skip to content

Latin American Anti-racism in a 'Post-Racial' Age - LAPORA


During May 2017, more than 150,000 people marched in Buenaventura, a port city of 400,000 people in the Pacific region of Colombia, known for its high levels of poverty and child mortality, unemployment and lack of education.

They hit pots and pans and held large banners with slogans such as "For the dignity of Buenaventura, For the future of our children" and "The Black People in the fight, #Soy Buenaventura, #SoyChoco", raising their fists in the same way as the Black Panthers. The march was part of a civic strike in the city, protesting against the structural conditions of poverty and exclusion of the local population and demanding improvements in water supplies, health services, education, environmental conservation, access to justice, security, territorial planning and employment. The strike blocked the main road from the port to the regional capital of Cali and managed to close commercial, educational and transport activities in the city.

During the night of May 19, protests increased in Buenaventura and some people began to loot large commercial chains in the city center, actions that were not approved by the unemployment committee. That night, the government sent riot police to the city, which caused violence in which more than 500 people were injured during these events, mostly women and children (affected by tear gas), but including people with gunshot wounds.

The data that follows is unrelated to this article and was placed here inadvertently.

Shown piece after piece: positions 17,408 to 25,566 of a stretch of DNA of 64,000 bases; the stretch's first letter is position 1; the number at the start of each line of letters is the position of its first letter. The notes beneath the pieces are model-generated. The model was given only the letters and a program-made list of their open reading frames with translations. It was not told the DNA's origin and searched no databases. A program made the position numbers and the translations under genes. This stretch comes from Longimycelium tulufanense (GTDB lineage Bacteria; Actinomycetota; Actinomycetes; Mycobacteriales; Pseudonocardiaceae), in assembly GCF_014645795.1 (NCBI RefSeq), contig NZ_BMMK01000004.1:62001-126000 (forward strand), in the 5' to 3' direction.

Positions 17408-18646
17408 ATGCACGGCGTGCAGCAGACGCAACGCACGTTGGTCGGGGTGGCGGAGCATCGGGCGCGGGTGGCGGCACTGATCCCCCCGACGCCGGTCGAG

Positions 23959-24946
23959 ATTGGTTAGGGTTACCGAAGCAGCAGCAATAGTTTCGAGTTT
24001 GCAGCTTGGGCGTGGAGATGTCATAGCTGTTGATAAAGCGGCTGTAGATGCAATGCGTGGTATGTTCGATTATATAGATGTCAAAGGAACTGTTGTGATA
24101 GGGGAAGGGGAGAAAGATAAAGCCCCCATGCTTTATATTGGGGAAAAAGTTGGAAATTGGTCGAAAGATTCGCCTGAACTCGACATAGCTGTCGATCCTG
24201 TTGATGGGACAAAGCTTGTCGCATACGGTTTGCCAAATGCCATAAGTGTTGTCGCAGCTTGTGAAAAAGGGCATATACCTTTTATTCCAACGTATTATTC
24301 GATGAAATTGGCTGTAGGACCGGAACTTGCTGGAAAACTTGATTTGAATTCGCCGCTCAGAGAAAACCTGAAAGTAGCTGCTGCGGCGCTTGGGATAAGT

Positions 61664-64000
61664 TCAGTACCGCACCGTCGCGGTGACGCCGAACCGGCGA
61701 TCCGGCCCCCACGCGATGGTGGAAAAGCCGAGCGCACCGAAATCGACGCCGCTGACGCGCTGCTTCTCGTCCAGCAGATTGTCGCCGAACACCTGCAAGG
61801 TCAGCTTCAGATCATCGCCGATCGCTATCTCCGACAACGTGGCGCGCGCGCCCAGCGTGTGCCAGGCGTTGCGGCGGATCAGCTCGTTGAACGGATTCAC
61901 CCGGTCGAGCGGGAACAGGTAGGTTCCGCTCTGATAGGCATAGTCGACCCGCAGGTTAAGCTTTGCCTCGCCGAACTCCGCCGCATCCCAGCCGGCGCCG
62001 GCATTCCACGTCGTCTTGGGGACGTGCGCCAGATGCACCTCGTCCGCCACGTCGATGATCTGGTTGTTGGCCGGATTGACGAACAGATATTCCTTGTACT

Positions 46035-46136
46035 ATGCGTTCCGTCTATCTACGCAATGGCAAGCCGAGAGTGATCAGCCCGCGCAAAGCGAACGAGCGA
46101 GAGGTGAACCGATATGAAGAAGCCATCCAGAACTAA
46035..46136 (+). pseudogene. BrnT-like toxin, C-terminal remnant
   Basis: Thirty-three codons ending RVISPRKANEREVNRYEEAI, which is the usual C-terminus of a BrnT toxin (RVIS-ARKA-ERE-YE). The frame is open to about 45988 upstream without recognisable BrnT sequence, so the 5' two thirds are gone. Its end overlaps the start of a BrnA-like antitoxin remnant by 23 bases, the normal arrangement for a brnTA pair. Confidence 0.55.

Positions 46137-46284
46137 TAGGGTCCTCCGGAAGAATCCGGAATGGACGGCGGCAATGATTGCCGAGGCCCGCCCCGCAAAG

Although few leaders directly mentioned racism as a factor that shaped their structural conditions of exclusion, the very presence of black bodies protesting in this particular territory articulated an alternative grammar of anti-racism and became an indirect anti-racist action.

In solidarity with the protest in Buenaventura, the social organizations of Bogotá also demanded that the multicultural commemoration march of Afro-Colombian Day be converted into a national protest in support of civic unemployment. On May 21, the Cimarrón National Movement and other organizations gathered in downtown Bogotá for a march that gave voice to black protesters in a city that is the symbolic center of power of the Colombian white-mestizo state.